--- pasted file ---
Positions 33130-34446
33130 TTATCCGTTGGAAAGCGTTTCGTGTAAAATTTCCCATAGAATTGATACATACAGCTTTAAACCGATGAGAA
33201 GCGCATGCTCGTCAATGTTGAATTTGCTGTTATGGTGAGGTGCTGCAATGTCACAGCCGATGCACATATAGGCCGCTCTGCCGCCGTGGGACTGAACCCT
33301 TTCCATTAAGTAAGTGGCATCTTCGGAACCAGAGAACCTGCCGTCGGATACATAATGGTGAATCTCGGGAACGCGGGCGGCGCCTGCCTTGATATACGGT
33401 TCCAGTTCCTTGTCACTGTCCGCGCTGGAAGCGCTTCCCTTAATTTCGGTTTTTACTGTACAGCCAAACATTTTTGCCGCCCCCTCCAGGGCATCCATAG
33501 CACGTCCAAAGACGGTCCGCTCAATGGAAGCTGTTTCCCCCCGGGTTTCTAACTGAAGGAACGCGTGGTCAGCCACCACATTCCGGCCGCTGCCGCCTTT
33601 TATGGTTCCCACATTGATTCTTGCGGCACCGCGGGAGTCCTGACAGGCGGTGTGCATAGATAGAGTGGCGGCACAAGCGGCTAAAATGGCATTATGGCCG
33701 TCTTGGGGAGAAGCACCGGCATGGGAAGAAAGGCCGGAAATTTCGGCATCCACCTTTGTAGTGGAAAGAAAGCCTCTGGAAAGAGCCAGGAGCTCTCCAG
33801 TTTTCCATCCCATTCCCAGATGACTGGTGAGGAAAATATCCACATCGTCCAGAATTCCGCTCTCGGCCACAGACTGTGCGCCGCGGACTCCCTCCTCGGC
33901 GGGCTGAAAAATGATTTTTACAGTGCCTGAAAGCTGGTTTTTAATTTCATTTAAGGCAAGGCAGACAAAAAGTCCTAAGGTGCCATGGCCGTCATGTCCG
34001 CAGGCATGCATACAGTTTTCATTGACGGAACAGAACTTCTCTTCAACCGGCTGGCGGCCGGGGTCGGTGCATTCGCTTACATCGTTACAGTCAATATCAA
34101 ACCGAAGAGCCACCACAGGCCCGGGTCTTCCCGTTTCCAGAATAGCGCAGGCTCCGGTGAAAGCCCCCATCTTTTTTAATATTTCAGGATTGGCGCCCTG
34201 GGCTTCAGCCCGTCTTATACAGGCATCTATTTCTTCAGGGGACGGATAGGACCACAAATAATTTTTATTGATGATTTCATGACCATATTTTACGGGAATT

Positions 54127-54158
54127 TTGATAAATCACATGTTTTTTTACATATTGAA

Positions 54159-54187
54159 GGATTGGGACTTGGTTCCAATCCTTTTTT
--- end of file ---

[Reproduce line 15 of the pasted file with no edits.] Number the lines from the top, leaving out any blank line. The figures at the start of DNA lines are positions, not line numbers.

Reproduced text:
54127 TTGATAAATCACATGTTTTTTTACATATTGAA